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Rainbow Bridge In-Home Pet Euthanasia helps create peaceful memories

It’s time to end stressful partings, home pet euthanasia is here

As pet owners, we all know that saying goodbye to our furry friends is one of the most difficult things we will ever have to do. 

While euthanasia is a common practice, many of us struggle with the thought of taking our pets to the local veterinary clinic for their final moments. Many dogs and cats don’t enjoy their visits to the vet and they can feel stressed and anxious on the drive to the clinic or when they walk in the door.

But what if there was another option? A way to say goodbye at home, surrounded by familiar sights and smells? Some vets are now offering in home euthanasia as an alternative way to farewell your beloved companion.

Dr Audrey Harvey is one of those vets. With over 30 years’ experience in small animal practice, she has helped many pets cross the Rainbow Bridge. 

When it comes to her own dogs, they are euthanased at home in their bed with their human and canine family surrounding them. 

For the last two years she has been offering this service to pet owners of the Moreton Bay region and Brisbane North, in Queensland through her business Rainbow Bridge In Home Pet Euthanasia. Dr Audrey has also inspired her colleague and good friend Dr Dave Kahl to offer a similar service to pets on the Sunshine Coast.

Dr Audrey feels that not only is home euthanasia more peaceful for pets and their people, but it gives pet owners some control over a distressing time. They can to some extent choose the time of the appointment, as well as the location for their pet to rest, whether it be on the couch or under a favourite tree in the backyard. 

They can have family present to support them and they can prepare a playlist of songs that are meaningful to them. Dr Audrey describes one visit where, as the little dog took its last breath, the playlist turned to Ed Sheeran’s song, Visiting Hours. The first line of that song is, “I wish that heaven had visiting hours”. It was a perfect song for that moment.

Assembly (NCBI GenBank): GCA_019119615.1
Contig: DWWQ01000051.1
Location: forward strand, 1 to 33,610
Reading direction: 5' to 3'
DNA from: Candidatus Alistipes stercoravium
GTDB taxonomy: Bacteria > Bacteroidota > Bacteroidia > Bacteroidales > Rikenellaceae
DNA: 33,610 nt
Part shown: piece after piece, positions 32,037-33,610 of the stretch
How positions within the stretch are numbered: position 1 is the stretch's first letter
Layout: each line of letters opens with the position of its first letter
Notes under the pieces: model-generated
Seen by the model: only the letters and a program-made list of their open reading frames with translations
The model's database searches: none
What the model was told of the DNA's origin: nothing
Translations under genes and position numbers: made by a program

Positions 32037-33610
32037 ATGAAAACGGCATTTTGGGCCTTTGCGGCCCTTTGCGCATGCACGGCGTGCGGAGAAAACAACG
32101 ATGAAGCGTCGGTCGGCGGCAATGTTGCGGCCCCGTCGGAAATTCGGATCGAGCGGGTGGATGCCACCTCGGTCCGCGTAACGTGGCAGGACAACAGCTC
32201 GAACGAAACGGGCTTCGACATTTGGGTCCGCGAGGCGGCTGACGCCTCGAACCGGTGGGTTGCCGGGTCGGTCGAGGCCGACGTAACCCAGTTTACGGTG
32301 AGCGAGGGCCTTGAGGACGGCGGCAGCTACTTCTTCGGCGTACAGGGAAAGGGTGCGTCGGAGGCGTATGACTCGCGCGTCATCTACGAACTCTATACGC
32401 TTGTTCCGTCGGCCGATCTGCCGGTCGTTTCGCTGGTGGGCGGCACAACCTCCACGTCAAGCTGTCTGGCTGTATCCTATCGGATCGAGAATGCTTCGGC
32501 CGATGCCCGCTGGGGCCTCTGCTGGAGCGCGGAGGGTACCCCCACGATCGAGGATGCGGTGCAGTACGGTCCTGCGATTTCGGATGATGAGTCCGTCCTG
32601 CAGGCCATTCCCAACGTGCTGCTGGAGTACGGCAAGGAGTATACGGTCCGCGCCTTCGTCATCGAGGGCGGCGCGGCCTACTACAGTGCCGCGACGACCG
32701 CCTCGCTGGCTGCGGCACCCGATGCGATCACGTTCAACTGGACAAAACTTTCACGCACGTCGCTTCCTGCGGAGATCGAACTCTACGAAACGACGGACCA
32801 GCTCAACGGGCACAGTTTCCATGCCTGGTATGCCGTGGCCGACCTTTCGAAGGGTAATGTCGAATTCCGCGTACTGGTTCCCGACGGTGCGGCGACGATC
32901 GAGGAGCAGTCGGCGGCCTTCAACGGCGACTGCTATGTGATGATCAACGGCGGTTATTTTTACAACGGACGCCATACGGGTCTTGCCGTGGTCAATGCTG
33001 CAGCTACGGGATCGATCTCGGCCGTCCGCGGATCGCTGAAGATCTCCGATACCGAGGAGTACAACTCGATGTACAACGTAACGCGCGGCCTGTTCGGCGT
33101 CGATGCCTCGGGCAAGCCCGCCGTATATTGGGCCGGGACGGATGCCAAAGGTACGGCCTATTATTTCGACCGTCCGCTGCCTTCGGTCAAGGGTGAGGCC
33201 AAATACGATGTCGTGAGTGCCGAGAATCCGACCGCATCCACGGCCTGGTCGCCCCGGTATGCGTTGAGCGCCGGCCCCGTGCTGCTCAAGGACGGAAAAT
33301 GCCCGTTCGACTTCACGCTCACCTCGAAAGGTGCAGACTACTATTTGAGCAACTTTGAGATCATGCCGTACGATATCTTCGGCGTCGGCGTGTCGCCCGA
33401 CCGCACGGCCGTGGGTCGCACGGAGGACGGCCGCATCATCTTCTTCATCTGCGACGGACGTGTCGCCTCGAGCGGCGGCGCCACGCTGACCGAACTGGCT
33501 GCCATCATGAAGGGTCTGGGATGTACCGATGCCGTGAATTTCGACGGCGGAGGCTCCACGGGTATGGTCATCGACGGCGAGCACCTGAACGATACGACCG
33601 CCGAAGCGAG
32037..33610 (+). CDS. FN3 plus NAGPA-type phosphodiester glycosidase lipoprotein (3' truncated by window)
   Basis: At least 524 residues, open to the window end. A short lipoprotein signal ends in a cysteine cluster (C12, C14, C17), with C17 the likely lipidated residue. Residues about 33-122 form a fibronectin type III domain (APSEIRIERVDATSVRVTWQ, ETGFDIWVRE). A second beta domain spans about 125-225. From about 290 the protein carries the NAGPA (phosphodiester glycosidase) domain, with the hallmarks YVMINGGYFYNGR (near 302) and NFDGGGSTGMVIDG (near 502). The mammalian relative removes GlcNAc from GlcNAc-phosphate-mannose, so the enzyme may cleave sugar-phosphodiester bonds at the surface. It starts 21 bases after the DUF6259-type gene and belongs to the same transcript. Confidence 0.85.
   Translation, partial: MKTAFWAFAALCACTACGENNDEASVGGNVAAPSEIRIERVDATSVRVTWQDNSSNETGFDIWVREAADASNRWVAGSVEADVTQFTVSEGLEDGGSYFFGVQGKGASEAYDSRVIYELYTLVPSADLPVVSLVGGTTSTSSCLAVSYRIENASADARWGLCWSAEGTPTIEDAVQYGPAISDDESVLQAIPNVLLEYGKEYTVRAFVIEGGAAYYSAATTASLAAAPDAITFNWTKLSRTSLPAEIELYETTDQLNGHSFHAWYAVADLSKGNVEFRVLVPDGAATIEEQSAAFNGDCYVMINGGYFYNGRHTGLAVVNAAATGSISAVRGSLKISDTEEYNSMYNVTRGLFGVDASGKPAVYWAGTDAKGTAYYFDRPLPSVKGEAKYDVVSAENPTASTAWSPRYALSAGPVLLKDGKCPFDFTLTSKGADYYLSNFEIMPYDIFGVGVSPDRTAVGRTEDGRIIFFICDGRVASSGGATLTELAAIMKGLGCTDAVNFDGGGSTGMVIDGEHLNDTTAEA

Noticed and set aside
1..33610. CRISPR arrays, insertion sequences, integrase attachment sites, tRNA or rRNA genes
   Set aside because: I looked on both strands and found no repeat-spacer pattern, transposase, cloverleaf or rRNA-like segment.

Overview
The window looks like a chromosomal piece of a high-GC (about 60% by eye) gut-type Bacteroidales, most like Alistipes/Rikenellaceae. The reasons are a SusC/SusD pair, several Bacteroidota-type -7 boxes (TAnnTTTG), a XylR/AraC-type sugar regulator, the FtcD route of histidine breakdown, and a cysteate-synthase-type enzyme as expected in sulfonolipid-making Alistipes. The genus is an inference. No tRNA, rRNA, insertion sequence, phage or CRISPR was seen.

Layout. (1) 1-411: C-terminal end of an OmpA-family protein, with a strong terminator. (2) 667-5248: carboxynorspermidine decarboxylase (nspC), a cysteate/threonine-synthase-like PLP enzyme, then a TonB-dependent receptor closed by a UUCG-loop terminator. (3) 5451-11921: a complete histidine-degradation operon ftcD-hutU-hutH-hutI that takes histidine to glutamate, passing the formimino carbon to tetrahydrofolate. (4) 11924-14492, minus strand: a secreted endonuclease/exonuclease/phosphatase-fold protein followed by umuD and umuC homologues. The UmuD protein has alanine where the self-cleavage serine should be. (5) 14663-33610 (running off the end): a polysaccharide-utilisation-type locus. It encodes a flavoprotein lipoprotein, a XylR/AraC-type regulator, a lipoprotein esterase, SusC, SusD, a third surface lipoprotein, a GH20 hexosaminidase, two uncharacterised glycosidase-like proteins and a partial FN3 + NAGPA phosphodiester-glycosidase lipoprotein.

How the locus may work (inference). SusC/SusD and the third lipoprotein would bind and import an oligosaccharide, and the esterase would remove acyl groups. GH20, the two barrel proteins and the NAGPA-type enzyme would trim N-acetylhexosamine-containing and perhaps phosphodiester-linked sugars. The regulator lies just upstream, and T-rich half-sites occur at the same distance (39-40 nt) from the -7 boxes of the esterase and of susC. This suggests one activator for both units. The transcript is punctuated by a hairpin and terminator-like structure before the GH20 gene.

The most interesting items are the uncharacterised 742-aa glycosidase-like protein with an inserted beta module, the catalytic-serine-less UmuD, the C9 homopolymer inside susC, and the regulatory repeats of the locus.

Home euthanasia also allows you to grieve in privacy and comfort without having to worry about other pets or people in a clinic setting.
Georgia recently had to have her dog Maggie euthanased and she chose to have it done at home.

“Dr Audrey brought a nurse with her when she came to my house and they were both so kind. They explained the whole process to me, and when I was ready Dr Audrey gave Maggie a sedative injection while her nurse fed her chocolate, which she loved – typical Labrador! 

She fell asleep with her head in my lap. Dr Audrey then shaved her leg and put an IV catheter in her vein. When Maggie was given the euthanasia injection, she passed away so peacefully. She was in her own lounge room, with her family and it was all very gentle. There was no rush, and afterwards they helped to take her for cremation. It was sad but I’m so glad for Maggie that we could do this at home”.

One thing Dr Audrey would like all pet owners to consider, if they are exploring the option of home euthanasia, is timing. It is not always possible for a vet to come to your home at short notice in an emergency so you need to plan. 

If you want the home euthanasia experience then you may need to say goodbye a day or two before it is necessary, so you can be sure a vet has time to come to you. There have been many times where pet owners have called for an immediate house call because a pet has suddenly declined and needs euthanasia quickly, but Dr Audrey has been unable to attend due to other appointments. 

These pets needed to be euthanased at a veterinary clinic which was not what the owners were hoping for. 
Don’t leave it until the last minute to make end of life plans for your beloved.
Choosing home euthanasia means you can spend the last moments with your pet in the comfort of your own home, surrounded by familiar sights and sounds. However, it's important to be prepared.

  • Firstly, choose a space where you want your pet to go to sleep. Consider using soft blankets or pillows for their comfort. You may also want to dim the lights or light candles as this can create a calming atmosphere. Make sure there is room for everyone who wants to be present as well as your veterinarian and their assistant if they have one.
  • Secondly, make sure all family members are aware of what will happen during the process. This includes any children who are old enough to understand death and dying. If children are a bit young to know what’s going on, arrange to have a carer for them so you don’t have to worry about them while focusing on your pet. Other pets can be kept out of the room but it’s important to give them the opportunity to see and sniff their deceased companion afterwards.
  • Thirdly, speak with your veterinarian about how they conduct in-home euthanasia procedures. They will walk you through the visit so there are less likely to be any unexpected issues on the day.
  • Fourthly, look into aftercare options before your appointment so your crematorium can be prepared to receive your pet, or you can have a place prepared if you are choosing home burial.
  • Lastly, take a day or two off work afterwards if needed so that you can grieve and surround yourself with support from friends or family members during this difficult time.

It's never easy to make the decision to say goodbye to a beloved pet. 

However, when their quality of life has declined and they are struggling, home euthanasia can provide a peaceful and comfortable environment for them to pass away.

To learn about Rainbow Bridge In Home Pet Euthanasia servicing Moreton Bay & North Brisbane, please head to the website:

You can follow Dr Audrey on Facebook: 
and @rainbowbridgevet on Instagram.

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